Underground Film Journal

Bruce Baillie

Bruce Baillie standing in a doorway

Bruce Baillie (1931-2020) was one of the most essential figures in the underground film scene of the 1960s, not only for his many visually evocative films, but for his organizing efforts on the West Coast.

Born in Aberdeen, South Dakota, Baillie studied art and film at the University of Minnesota and the London School of Film Technique in the mid to late 1950s. Seemingly born with a wandering soul, he eventually made his way to San Francisco and made his first film, On Sundays (1960-61).

As Baillie himself said about his foray into filmmaking, "I realized that making films and showing films must go hand in hand" (Canyon Cinema, Scott MacDonald, pg. 6). With no place to really show his work, he created his own informal screening group in Canyon, California that he dubbed Canyon Cinema. At first, Baillie would hang a sheet between two trees in the backyard of his girlfriend's house and casually invite friends over for viewing all kinds of experimental films, including, of course, his own.

With the help of friends like Ernest Callenbach and Chick Strand, the screenings would move to other, more formal, locations all over the Bay Area. As the screenings grew in popularity, the rapidly evolving group first published a newsletter then formed the Canyon Cinema distribution cooperative, which is still in operation today as an active distributor of avant-garde and experimental films.

In addition to all of this organizational work, Baillie would also create some of the most beautiful and poetic works of the underground film movement, including hugely beloved works such as Quixote (1964-65), Castro Street (1966), All My Life (1966), and Quick Billy (1971).

Baillie's wandering soul would not let him stay in San Francisco, so over the course of his life he would teach filmmaking at Rice University in Houston, Bard College in New York State, and Evergreen State College in Olympia, Washington.

He would live out his last days on Camano Island, Washington.

Watch Streaming Films By Bruce Baillie:


The Holy Scrolls (collection of semi-edited films spanning Baillie’s career)
Salute (1999)
Pieta (1998)
Roslyn Romance (Is It Really True?): Intro. I & II (1978)
Quick Billy (1970)
Valentin De Las Sierras (1967)
Show Leader (1966)
Port Chicago Vigil (1966)
Termination (1966)
Still Life (1966)
All My Life (1966)
Castro Street (1966) (DVD)
Tung (1966)
Yellow Horse (1965)
Quixote (1964-65, revised 1967) (WATCH)
The Brookfield Recreation Center (1964)
Mass for the Dakota Sioux (1964)
To Parsifal (1963)
A Hurrah for Soldiers (1962-63)
Here I Am (1962)
Have You Thought of Talking to the Director? (1962)
News #3 (1962)
Everyman (1962)
Friend Fleeing (1962, unfinished)
The Gymnasts (1961)
Mr. Hayashi (1961)
David Lynn’s Sculpture (1961, unfinished)
On Sundays (1960-61)


Robert Beck Memorial Cinema: January — May Screenings, 1999

Continuing into 1999 at the Collective Unconscious theater space in NYC, the RBMC — co-programmed by Brian L. Frye and Bradley Eros — went on hiatus for the first week of the year, but resumed on January 12. Below is a list of screenings from then until a May 18 event that celebrated the RBMC’s first full year of existence.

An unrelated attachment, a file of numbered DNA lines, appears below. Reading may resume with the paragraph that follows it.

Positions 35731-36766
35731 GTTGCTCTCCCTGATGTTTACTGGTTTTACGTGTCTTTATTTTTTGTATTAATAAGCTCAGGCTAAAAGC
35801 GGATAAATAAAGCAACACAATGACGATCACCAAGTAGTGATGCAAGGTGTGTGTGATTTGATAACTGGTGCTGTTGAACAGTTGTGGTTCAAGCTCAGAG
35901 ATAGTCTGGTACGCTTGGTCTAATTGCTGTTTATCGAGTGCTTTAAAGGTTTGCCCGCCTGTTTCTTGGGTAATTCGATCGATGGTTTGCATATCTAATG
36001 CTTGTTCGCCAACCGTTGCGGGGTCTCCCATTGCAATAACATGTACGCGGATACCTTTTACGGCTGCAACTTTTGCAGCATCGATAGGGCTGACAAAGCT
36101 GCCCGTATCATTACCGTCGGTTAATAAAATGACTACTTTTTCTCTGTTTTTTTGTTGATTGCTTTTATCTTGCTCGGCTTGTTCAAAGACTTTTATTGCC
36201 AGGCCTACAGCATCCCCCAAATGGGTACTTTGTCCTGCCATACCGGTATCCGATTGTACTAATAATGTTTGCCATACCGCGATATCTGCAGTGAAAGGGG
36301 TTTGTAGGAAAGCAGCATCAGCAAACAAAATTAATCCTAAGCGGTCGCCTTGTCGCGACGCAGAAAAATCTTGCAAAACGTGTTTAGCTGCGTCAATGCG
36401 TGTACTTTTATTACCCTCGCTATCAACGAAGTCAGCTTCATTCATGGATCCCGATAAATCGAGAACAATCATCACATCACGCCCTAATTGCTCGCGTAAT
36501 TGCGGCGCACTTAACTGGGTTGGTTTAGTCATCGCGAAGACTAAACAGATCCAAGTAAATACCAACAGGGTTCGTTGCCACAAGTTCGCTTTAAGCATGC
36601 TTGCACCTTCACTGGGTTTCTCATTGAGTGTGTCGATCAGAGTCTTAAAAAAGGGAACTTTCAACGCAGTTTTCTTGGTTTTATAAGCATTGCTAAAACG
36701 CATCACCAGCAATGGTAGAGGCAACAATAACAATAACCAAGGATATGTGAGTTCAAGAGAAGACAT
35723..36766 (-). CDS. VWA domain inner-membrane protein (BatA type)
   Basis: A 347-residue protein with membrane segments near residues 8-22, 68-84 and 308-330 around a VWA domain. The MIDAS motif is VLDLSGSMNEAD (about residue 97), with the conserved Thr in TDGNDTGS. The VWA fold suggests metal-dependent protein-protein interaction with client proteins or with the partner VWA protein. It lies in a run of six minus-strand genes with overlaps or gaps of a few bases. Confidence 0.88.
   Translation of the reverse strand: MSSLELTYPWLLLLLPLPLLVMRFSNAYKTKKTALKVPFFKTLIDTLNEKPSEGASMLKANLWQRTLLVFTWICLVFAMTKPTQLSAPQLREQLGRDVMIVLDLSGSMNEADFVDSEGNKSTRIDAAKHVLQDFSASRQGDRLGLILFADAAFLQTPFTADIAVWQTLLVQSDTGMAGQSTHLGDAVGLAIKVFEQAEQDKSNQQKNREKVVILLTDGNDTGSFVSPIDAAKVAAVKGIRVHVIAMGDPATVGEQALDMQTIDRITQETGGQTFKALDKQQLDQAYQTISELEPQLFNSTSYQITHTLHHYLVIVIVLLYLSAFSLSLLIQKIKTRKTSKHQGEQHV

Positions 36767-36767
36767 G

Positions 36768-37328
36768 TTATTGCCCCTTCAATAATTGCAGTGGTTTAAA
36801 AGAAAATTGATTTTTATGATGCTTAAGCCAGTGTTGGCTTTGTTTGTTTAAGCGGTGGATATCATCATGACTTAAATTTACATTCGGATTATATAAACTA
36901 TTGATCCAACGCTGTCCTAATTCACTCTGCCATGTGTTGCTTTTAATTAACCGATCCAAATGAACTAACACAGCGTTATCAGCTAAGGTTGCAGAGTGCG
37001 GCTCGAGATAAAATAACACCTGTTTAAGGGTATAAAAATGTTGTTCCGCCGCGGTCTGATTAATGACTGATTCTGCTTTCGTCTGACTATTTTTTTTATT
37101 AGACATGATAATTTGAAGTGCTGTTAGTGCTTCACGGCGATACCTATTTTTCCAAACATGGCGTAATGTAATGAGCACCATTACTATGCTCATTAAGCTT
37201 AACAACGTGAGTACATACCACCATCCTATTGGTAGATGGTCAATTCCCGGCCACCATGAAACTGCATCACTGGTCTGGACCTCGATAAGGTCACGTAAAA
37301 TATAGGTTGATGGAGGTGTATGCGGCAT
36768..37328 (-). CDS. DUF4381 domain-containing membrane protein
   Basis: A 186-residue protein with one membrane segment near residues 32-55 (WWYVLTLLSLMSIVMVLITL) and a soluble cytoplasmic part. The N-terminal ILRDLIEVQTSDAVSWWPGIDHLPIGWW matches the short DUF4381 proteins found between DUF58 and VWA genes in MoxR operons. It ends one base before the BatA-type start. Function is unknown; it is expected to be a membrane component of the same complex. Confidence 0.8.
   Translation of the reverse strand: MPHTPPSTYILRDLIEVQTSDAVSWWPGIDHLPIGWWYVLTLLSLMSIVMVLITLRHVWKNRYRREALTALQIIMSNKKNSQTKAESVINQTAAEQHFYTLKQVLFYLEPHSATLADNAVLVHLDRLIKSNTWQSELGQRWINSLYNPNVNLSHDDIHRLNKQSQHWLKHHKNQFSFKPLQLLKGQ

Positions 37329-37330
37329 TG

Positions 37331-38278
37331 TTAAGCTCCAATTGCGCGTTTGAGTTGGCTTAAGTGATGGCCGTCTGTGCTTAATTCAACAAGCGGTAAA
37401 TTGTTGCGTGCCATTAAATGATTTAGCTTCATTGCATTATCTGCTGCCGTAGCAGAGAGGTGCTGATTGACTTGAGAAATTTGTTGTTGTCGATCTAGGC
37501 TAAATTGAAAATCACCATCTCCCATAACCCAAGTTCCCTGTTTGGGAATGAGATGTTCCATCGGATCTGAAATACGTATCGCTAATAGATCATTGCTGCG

Anthology Film Archives: The First Screenings, 1970

After years of planning, the Anthology Film Archives first opened its doors in New York City towards the end of 1970. That opening came with great interest and fascination of how the world’s first “museum of film” was going to operate like no other theater before it.

Canyon Cinema Cooperative: Catalogue Number One

In December 1966, the Canyon Cinema Cooperative in San Francisco, California published their first Catalogue of experimental and avant-garde films to rent. This was four years after the Film-Makers’ Cooperative had begun distributing underground films in New York City.

Robert Beck Memorial Cinema: 1998 Screenings

Brian L. Frye programmed the first screening on May 12, 1998 at the Collective Unconscious theater space. The screening included the feature-length documentary Underground by Emile de Antonio about the left-wing militant group the Weather Underground

Experimental Film Coalition: The Monthly Screenings

This is Part Two in a series about Chicago’s Experimental Film Coalition; and covers their screening series. Formed in 1983, the Experimental Film Coalition started holding regular monthly screenings starting in 1984. The screenings brought to Chicago the work of independent, experimental filmmakers across the country, as well as screening local work.

Boston Film-Makers’ Cinematheque 1966-67: The Posters

In 1966, as the underground film wave was sweeping the country, a Boston off-shoot of New York City’s Film-Makers’ Cinematheque opened at a performance space at 53 Berkeley Street. Underground films were shown on weeknights, while on the weekends the space transformed into a music venue called The Boston Tea Party.

Quixote — Bruce Baillie

Quixote by Bruce Baillie. Finished most likely in 1965, but sources place year range 1964-1967. In Visionary Film, P. Adams Sitney says the film was “revised” in 1967; while in his “Movie Journal” column, Jonas Mekas wrote that the “final version” of Quixote was screened in New York City in 1968.